A Brief History of 170+ Years of American Football

By ED WETTERMAN

Before we explore the history of the American Football League (AFL), our beloved Houston Oilers, the AFL’s merger with the National Football League (NFL), and the modern game of football, we should look deeper into the past to better understand the game that we love.

The sport now known as football really began in the mid-19th Century as a weird, uniquely American cross between the European games of soccer and rugby.

The game developed in the New England states among the Ivy League schools of Harvard, Princeton, Yale, and others.

At first, the game had very few rules and was more of a mosh pit of college boys beating, kicking, scratching, pushing, and throttling to score goals.

Teams didn’t even agree on a set of rules for a long time, but one of the few rules they did agree upon was that manslaughter and murder were not valid ways to move the ball! At first, each college and prep school had its own rules and would agree just prior to the start of each game on how to play and score.

In early versions of the game, players were not allowed to pick the ball up to run with it. Instead, they were required to kick it or sweep it down the field with their hands.

This chaotic, violent sport came to be called “Mob Foot-ball” and was so violent that several colleges banned it.

In 1855, the “Boston Game” version of the sport developed, which used a rounded ball in play.

This led to the formation of regulated intercollegiate play.

Walter Camp during his playing career at Yale

One pioneering figure in the sport’s history was Walter Camp, who became known as “The Father of American Football.”

Camp played for Yale in the 1870s and lobbied for 15 years to assimilate a set of coherent rules upon which each club could agree. With the eventual widespread acceptance of these rules, the game of football emerged in a recognizable form.

During this time, rules instituted a line of scrimmage, down and distance rules, the quarterback position, 11-man teams, and a scoring scale similar to today’s game.

Walter Camp during his coaching years

Nevertheless, injuries were so widespread and severe that U.S. President Theodore Roosevelt, who had played football in his youth, threatened the ban the game.

Hoping to open up the game and reduce many of the injuries, the forward pass would be first permitted in 1906.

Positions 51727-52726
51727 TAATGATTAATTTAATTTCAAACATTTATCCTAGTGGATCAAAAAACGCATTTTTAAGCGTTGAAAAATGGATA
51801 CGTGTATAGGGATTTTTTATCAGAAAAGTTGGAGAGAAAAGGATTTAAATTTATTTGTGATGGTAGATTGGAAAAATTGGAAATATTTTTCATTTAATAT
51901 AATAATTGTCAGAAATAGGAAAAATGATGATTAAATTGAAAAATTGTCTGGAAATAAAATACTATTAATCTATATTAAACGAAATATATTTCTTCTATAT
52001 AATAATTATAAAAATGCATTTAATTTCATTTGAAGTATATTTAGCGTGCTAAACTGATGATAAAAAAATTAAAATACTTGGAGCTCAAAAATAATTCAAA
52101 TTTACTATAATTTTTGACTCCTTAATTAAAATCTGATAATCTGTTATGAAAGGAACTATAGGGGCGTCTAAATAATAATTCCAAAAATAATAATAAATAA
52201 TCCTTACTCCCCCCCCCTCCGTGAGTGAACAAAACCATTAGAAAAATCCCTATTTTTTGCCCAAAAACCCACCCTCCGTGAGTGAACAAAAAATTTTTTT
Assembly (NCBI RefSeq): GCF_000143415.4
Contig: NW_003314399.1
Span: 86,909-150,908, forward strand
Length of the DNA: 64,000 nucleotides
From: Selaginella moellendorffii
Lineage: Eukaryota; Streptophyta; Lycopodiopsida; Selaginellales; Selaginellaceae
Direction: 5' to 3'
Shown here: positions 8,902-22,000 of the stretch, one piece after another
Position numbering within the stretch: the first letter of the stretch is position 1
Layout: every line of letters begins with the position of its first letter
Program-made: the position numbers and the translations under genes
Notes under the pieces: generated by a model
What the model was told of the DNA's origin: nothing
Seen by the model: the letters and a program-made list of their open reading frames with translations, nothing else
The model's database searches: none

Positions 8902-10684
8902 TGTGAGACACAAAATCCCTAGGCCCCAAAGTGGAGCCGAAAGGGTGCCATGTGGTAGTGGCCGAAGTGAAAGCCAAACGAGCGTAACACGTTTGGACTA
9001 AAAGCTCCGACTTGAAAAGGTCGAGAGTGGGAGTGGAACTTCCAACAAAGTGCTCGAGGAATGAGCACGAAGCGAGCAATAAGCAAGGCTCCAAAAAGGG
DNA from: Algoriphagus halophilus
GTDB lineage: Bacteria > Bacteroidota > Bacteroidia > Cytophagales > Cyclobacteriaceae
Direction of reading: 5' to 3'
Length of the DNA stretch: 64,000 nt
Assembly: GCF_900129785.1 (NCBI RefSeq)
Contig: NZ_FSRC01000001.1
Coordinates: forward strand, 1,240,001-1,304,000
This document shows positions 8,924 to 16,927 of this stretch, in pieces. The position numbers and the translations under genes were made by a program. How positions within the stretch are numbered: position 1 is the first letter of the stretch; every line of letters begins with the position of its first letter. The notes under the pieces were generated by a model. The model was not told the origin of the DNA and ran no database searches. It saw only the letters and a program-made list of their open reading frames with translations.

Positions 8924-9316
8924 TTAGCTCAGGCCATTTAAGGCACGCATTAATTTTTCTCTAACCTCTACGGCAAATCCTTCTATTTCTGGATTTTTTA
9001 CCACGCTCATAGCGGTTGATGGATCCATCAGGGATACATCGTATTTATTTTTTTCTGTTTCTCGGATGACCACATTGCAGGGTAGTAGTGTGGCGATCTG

Perhaps surprisingly, two remnants of those early days of the sport remain in today’s game.

The oldest existing team is the Arizona Cardinals, which began in 1898 as the Morgan Athletic Club. They joined the NFL in 1920 as a charter member.
Only the Cardinals and the Chicago Bears franchises remain from the original NFL charter formed in the 1920s.

The NFL rapidly gained fans throughout the 1920s to 1950s, but the league refused to allow expansion franchises. Team owners wanted to grow revenue and not share it with others.

As a result, several new professional leagues attempted to compete with the NFL, though all failed quickly until 1960.

The first American Football League (also known as the Grange League) was founded in 1926. This league of nine teams lasted just one year in competition against the NFL.

The second incarnation of the AFL survived for two seasons, from 1936 to 1937, while the third AFL attempt also lasted two seasons, from 1940 to 1941.Finally, in 1960, the fourth AFL iteration managed to catch on, and it successfully competed against and eventually merged with the NFL.

This fourth AFL spawned the Houston Oilers franchise and the modern game of professional football!

Up next: Bud Adams and the Formation of the American Football League of 1960

Ed Wetterman is a native Houstonian and lifelong Oiler fan/historian. He is a teacher, genealogist, game creator, and writer who lived and died on Sundays with the Oilers. Ed has created many games such as “East Texas University: Degrees of Horror” and written short stories such as “HellFighter,” published by Pinnacle Entertainment Group. Football has always been one of his greatest passions. He experienced the highs and the lows of being an Oiler fan, and like many others, he was crushed when the Oilers left Houston. Writing for Miss Ya Blue! gives him an outlet for his Columbia Blue love.

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